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By the end of this section, you will be able to:
  • Explain fetal development during the three trimesters of gestation
  • Describe labor and delivery
  • Compare the efficacy and duration of various types of contraception
  • Discuss causes of infertility and the therapeutic options available

Pregnancy begins with the fertilization of an egg and continues through to the birth of the individual. The length of time of gestation    varies among animals, but is very similar among the great apes: human gestation is 266 days, while chimpanzee gestation is 237 days, a gorilla’s is 257 days, and orangutan gestation is 260 days long. The fox has a 57-day gestation. Dogs and cats have similar gestations averaging 60 days. The longest gestation for a land mammal is an African elephant at 640 days. The longest gestations among marine mammals are the beluga and sperm whales at 460 days.

Human gestation

Twenty-four hours before fertilization, the egg has finished meiosis and becomes a mature oocyte. When fertilized (at conception) the egg becomes known as a zygote. The zygote travels through the oviduct to the uterus ( [link] ). The developing embryo must implant into the wall of the uterus within seven days, or it will deteriorate and die. The outer layers of the zygote (blastocyst) grow into the endometrium by digesting the endometrial cells, and wound healing of the endometrium closes up the blastocyst into the tissue. Another layer of the blastocyst, the chorion, begins releasing a hormone called human beta chorionic gonadotropin ( β -HCG)    which makes its way to the corpus luteum and keeps that structure active. This ensures adequate levels of progesterone that will maintain the endometrium of the uterus for the support of the developing embryo. Pregnancy tests determine the level of β -HCG in urine or serum. If the hormone is present, the test is positive.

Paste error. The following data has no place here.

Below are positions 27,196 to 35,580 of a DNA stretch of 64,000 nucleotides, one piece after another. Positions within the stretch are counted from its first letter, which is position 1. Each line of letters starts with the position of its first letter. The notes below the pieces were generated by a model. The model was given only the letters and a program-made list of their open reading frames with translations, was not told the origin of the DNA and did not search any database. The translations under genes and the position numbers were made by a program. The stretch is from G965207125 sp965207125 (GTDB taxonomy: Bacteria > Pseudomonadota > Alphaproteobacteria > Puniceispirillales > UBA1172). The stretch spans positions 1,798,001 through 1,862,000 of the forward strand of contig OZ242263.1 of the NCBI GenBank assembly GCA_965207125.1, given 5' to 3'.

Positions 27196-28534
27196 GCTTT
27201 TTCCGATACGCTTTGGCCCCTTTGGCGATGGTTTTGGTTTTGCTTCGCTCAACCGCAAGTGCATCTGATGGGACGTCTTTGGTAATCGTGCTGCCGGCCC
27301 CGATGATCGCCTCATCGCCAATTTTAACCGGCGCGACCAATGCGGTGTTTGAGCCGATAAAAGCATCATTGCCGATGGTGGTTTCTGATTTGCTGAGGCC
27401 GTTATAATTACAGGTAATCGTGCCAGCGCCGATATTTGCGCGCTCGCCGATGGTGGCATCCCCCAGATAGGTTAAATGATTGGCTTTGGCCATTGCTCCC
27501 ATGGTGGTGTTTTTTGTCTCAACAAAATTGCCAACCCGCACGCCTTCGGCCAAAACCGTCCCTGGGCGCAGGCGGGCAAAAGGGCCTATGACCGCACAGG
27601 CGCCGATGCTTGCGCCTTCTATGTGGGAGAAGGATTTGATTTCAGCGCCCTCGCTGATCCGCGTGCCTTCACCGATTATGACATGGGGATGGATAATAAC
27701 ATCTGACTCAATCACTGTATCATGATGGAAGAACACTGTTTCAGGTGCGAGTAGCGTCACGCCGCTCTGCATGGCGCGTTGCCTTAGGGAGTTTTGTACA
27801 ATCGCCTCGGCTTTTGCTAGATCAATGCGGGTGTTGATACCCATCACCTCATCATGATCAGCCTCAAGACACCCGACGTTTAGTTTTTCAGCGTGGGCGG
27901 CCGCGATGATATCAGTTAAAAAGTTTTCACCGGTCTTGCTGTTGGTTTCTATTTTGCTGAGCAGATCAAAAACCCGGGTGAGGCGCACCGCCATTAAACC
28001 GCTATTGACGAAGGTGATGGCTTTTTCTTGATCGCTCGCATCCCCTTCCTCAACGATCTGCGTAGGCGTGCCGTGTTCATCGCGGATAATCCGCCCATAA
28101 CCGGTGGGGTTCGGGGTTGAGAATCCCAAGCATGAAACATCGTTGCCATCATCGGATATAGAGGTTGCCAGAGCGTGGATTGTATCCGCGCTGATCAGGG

Upon ovulation, an oocyte is released from the ovary and enters the fallopian tubule. Fertilization by a sperm occurs at day zero, resulting in a single-celled zygote. Around day two, the zygote undergoes cell division. More cell divisions occur on the third and fourth day, resulting in four-cell and eight-cell stages. By this time the cell mass has traveled to the end of the fallopian tube. Around day five the cell mass enters the uterus and differentiates into a blastocyst that is hollow inside, with an inner cell mass off to one side. The layer of cells on the outside of the blastocyst is called the trophoblast. Around day eight or nine the blastocyst implants in the wall of the uterus, with the inner cell mass facing the wall.
In humans, fertilization occurs soon after the oocyte leaves the ovary. Implantation occurs eight or nine days later.(credit: Ed Uthman)